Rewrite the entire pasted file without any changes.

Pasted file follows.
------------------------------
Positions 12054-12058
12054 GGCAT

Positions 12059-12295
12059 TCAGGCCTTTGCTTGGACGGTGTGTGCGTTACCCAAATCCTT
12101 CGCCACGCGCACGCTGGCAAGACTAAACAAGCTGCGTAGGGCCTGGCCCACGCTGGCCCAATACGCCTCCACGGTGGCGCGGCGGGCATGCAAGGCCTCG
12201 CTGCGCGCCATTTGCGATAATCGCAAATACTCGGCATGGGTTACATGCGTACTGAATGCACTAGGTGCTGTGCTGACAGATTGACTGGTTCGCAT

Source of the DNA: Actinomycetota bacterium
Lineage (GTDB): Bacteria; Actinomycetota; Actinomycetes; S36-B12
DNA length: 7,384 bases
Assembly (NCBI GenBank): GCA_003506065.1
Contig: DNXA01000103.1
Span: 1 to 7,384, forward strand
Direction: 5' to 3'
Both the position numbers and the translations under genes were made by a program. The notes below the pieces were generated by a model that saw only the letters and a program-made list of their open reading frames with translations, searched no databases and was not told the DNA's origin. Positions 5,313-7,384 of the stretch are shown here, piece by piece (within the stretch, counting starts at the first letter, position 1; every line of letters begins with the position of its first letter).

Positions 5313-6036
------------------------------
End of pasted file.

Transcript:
Positions 12054-12058
12054 GGCAT

Positions 12059-12295
12059 TCAGGCCTTTGCTTGGACGGTGTGTGCGTTACCCAAATCCTT
12101 CGCCACGCGCACGCTGGCAAGACTAAACAAGCTGCGTAGGGCCTGGCCCACGCTGGCCCAATACGCCTCCACGGTGGCGCGGCGGGCATGCAAGGCCTCG
12201 CTGCGCGCCATTTGCGATAATCGCAAATACTCGGCATGGGTTACATGCGTACTGAATGCACTAGGTGCTGTGCTGACAGATTGACTGGTTCGCAT

Source of the DNA: Actinomycetota bacterium
Lineage (GTDB): Bacteria; Actinomycetota; Actinomycetes; S36-B12
DNA length: 7,384 bases
Assembly (NCBI GenBank): GCA_003506065.1
Contig: DNXA01000103.1
Span: 1 to 7,384, forward strand
Direction: 5' to 3'
Both the position numbers and the translations under genes were made by a program. The notes below the pieces were generated by a model that saw only the letters and a program-made list of their open reading frames with translations, searched no databases and was not told the DNA's origin. Positions 5,313-7,384 of the stretch are shown here, piece by piece (within the stretch, counting starts at the first letter, position 1; every line of letters begins with the position of its first letter).

Positions 5313-6036